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About the author
Richard is an regular contributor. He is the TUC’s Senior Policy Officer covering social security, tax credits and labour market issues.
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Reader comments


“By what I presume was a coincidence”-of course it was not a coincidence.Another point I would make is that Special Advisors at the DWP are ex-Tax Payers Alliance bods and their former colleagues are every so ready to represent an “independent” voice not just in the tabloids but have an almost permanent seat at the BBC.The latter point is all the more ridiculous as they know absolutely nothing about disabilty or the benefit system.

2. Luis enrique

I posted this link on the BBC thread, but here it is again. Paul Gregg gets behind the numbers:
http://cmpo.wordpress.com/2011/07/27/disability-benefit-claims/#entry

3. Charles Wheeler

The media distorting the facts for political purposes? Surely not!

The whole POINT of the tabloid campaign against disability benefit claimants has been to distort reality, to discredit the benefit and soften up public opinion to cuts in welfare. Encourage the view that the ‘undeserving’ vastly outnumber the ‘deserving’ and a more punitive approach to welfare becomes politically acceptable. Thus, every case of benefit fraud makes the front page, while the many thousands of cases of genuine claims being denied are ignored, creating an ‘availability bias’ which builds and reinforces the public perception that disability benefits represent a scroungers’ charter.

In actual fact, very few people would spend their lives feigning disability for the sake of
£30 above Jobseekers’ Allowance – as the real figures on fraud prove. The truth is that, for most people who suffer chronic sickness or disability, the loss of employment (alongside the break-up of a relationship) is probably the most demoralising aspect. Nobody in their right mind would choose to enter the Kafkaesque world of the benefit claimant and sit at home watching daytime TV. The propaganda simply makes no sense.

Of course the 7% figure is a nonsense. The reason fewer claimants are eligible for benefit is not because most were ‘faking it’, but because the criteria have changed, leaving many thousands of severely disabled people in a work/benefits limbo – deemed ‘fit to work’ by Atos but functionally unemployable. Meanwhile, even those assessed as unable to work will be ineligible for support if they have a working partner. As most partners of severely disabled people have to work BECAUSE their partner can’t work this creates the kind of Catch-22 Joseph Heller might have found too cruel to satirise.

These reforms effectively scrap incapacity benefits for all but a tiny number of those too severely disabled to be able to work, living with a non-working partner, leaving many facing destitution as they have to contemplate coping with a loss of income of £80-100 a week. Many will be forced to move from adapted accommodation to find lower cost housing, but with low-cost wheelchair-friendly accommodation in short supply this will not be easy. Many more will find themselves effectively house-bound, or with no option but to go into institutional care (which will end up costing the taxpayer more).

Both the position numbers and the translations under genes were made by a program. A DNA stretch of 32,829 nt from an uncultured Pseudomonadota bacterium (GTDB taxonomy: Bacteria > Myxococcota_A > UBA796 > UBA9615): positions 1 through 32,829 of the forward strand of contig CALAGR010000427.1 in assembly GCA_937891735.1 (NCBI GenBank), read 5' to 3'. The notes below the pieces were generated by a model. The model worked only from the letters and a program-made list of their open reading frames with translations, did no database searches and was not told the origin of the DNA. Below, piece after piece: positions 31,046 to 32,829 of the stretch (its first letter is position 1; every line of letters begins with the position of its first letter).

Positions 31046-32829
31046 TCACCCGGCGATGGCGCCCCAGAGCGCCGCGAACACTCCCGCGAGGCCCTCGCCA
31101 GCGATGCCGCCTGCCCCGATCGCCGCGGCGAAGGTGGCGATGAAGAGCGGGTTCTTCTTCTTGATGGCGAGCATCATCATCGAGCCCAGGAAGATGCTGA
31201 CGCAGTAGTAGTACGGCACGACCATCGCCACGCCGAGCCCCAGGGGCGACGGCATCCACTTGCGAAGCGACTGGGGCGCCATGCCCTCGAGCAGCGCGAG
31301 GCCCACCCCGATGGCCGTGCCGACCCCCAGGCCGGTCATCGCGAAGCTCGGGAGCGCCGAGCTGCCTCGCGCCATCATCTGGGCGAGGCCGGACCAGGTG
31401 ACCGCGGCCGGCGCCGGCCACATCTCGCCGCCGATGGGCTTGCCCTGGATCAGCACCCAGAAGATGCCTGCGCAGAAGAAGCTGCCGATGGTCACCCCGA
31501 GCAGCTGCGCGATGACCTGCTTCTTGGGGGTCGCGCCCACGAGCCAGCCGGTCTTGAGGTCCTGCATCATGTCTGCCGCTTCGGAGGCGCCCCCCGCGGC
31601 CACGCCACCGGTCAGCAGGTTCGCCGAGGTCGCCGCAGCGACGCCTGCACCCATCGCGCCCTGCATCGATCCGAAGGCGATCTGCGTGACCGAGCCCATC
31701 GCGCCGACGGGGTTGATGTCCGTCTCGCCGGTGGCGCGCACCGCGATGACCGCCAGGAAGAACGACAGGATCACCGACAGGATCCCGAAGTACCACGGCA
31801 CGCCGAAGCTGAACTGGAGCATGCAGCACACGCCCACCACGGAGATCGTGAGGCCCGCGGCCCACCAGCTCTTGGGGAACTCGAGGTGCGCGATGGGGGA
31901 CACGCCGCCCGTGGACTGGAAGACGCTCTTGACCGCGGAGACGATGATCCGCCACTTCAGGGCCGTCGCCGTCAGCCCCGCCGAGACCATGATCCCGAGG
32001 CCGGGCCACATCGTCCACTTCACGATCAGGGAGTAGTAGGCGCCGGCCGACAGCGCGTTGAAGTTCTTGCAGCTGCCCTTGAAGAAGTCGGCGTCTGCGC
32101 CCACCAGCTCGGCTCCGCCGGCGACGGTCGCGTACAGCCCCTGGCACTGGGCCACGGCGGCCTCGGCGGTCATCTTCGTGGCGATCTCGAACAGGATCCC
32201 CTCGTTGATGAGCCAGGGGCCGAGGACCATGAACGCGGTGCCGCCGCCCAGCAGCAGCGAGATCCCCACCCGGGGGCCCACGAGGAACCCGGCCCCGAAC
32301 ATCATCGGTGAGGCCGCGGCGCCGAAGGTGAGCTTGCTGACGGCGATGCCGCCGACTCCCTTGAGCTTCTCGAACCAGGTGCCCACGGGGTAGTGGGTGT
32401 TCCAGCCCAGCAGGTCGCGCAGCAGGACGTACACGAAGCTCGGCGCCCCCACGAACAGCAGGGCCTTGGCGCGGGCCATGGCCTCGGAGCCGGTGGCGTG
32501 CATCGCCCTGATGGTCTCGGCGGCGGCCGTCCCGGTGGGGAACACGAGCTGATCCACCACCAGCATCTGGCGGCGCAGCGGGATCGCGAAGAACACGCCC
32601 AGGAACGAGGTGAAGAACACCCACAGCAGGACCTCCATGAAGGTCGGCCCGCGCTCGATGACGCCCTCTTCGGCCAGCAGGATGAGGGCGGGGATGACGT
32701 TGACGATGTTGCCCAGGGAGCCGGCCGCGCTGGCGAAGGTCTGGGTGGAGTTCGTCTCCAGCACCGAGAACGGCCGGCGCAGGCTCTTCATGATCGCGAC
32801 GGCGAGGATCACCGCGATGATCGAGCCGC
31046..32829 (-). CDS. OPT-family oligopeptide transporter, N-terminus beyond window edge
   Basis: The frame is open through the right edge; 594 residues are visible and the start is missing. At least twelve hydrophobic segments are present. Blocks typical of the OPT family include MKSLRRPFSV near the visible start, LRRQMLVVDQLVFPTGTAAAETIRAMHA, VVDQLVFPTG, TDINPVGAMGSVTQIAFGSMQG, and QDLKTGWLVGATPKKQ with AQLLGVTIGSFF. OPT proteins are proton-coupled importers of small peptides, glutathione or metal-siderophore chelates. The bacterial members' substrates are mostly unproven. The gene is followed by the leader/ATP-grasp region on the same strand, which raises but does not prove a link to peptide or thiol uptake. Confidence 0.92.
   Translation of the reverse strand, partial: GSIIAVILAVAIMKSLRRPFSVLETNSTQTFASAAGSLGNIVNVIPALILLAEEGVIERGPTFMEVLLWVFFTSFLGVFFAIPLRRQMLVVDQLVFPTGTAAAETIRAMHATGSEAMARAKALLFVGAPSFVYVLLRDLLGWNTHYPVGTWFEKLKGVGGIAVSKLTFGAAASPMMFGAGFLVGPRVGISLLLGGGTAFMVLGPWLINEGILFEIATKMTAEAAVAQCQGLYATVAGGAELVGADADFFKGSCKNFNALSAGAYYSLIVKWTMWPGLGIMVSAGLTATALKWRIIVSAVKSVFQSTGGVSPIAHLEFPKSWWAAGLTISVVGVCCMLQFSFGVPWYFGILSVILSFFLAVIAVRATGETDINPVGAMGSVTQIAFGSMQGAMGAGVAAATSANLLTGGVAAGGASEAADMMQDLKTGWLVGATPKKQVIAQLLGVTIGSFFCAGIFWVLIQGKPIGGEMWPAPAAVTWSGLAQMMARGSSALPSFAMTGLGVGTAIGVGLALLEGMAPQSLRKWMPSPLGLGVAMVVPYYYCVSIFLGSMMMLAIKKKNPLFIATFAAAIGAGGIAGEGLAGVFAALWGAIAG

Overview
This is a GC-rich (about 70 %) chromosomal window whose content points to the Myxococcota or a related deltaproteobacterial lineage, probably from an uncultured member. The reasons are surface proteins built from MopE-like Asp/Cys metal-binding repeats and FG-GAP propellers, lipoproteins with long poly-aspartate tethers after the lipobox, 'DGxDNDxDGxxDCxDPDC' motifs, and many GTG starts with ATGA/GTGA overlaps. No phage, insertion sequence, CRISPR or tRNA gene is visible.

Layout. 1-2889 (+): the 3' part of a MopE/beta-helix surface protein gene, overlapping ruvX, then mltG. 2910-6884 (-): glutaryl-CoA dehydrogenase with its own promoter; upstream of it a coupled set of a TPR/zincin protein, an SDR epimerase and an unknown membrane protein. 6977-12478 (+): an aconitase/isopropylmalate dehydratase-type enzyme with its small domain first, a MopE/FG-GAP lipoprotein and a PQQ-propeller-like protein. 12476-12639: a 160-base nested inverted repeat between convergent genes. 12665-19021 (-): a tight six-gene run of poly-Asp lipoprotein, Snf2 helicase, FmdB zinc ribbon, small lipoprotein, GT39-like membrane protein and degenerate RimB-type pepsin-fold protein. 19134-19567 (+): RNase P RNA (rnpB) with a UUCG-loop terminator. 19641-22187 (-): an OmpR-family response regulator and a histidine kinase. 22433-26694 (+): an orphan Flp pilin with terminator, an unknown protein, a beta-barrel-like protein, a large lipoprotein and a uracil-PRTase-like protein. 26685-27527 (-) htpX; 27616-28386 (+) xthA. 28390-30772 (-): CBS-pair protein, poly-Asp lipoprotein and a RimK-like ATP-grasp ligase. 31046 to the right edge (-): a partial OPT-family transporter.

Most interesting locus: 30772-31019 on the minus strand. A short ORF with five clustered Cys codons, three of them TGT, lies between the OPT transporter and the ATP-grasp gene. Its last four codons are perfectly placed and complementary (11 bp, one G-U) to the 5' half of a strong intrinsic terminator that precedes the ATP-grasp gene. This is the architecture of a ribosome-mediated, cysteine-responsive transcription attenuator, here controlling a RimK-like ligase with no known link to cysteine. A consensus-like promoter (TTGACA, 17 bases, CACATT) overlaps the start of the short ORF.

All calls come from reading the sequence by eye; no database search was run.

The whole thing is obscene. But the only way to justify placing the disabled in the front line (even as executive pay continues to accelerate – http://www.bbc.co.uk/news/business-13588114) is to tar the disabled with the brush of the ‘undeserving’.

Why is anyone surprised because this Tory led Coalition is built on the foundations of lies and deceit.

The sick, disabled and vulnerable are just a by-product to these ministers and it wont be to long before they ruin our National Health Service so that we suffer in pain with many passing away due to lack of proper health care.

It is almost like the Tories are inflicting revenge upon this nation for allowing the Labour Party to Govern this country for so long. This is probably pay back time by making people really suffer Big Time.

5. DisgustedOfTunbridgeWells

The whole POINT of the tabloid campaign against disability benefit claimants has been to distort reality, to discredit the benefit and soften up public opinion to cuts in welfare. Encourage the view that the ‘undeserving’ vastly outnumber the ‘deserving’ and a more punitive approach to welfare becomes politically acceptable. Thus, every case of benefit fraud makes the front page, while the many thousands of cases of genuine claims being denied are ignored, creating an ‘availability bias’ which builds and reinforces the public perception that disability benefits represent a scroungers’ charter.

I’d also argue the £16bn that goes unclaimed (as compared to the £1bn lost as a result of fraud) is more of a feature than a bug.

http://www.telegraph.co.uk/finance/personalfinance/7144127/16bn-worth-of-benefits-unclaimed-every-year.html

Chronic illness can strike at any time of life, but it mostly comes with age towards the end of of someones working life. My Mother who worked all her life was made redundant at 58 and then came down with rheumatoid arthritis, an autoimmune disease. I myself was diagnosed with lupus/rheumatoid arthritis at the age of 51, my late sister also had lupus. She died at 48.
I would suggest that the increase in people claiming sickness benefits has more to do with an ageing population than benefit cheats. The only people being cheated are the people who are genuinely sick.